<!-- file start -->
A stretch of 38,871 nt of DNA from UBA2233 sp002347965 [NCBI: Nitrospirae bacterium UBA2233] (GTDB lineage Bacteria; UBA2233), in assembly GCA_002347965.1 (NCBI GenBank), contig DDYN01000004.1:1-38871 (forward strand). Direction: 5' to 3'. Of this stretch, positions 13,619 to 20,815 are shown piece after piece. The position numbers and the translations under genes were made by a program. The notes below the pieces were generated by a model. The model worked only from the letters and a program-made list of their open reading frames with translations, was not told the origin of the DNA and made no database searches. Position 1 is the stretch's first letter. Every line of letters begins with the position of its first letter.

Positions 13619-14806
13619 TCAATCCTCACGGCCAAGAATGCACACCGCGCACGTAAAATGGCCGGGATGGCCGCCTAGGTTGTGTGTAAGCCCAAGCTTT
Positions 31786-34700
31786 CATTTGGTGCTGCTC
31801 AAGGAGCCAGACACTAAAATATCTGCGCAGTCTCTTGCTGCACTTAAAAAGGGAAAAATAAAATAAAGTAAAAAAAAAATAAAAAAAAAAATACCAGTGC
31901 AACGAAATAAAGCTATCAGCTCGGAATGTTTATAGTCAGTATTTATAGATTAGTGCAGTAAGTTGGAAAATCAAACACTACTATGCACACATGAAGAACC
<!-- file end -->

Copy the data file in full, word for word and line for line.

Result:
A stretch of 38,871 nt of DNA from UBA2233 sp002347965 [NCBI: Nitrospirae bacterium UBA2233] (GTDB lineage Bacteria; UBA2233), in assembly GCA_002347965.1 (NCBI GenBank), contig DDYN01000004.1:1-38871 (forward strand). Direction: 5' to 3'. Of this stretch, positions 13,619 to 20,815 are shown piece after piece. The position numbers and the translations under genes were made by a program. The notes below the pieces were generated by a model. The model worked only from the letters and a program-made list of their open reading frames with translations, was not told the origin of the DNA and made no database searches. Position 1 is the stretch's first letter. Every line of letters begins with the position of its first letter.

Positions 13619-14806
13619 TCAATCCTCACGGCCAAGAATGCACACCGCGCACGTAAAATGGCCGGGATGGCCGCCTAGGTTGTGTGTAAGCCCAAGCTTT
Positions 31786-34700
31786 CATTTGGTGCTGCTC
31801 AAGGAGCCAGACACTAAAATATCTGCGCAGTCTCTTGCTGCACTTAAAAAGGGAAAAATAAAATAAAGTAAAAAAAAAATAAAAAAAAAAATACCAGTGC
31901 AACGAAATAAAGCTATCAGCTCGGAATGTTTATAGTCAGTATTTATAGATTAGTGCAGTAAGTTGGAAAATCAAACACTACTATGCACACATGAAGAACC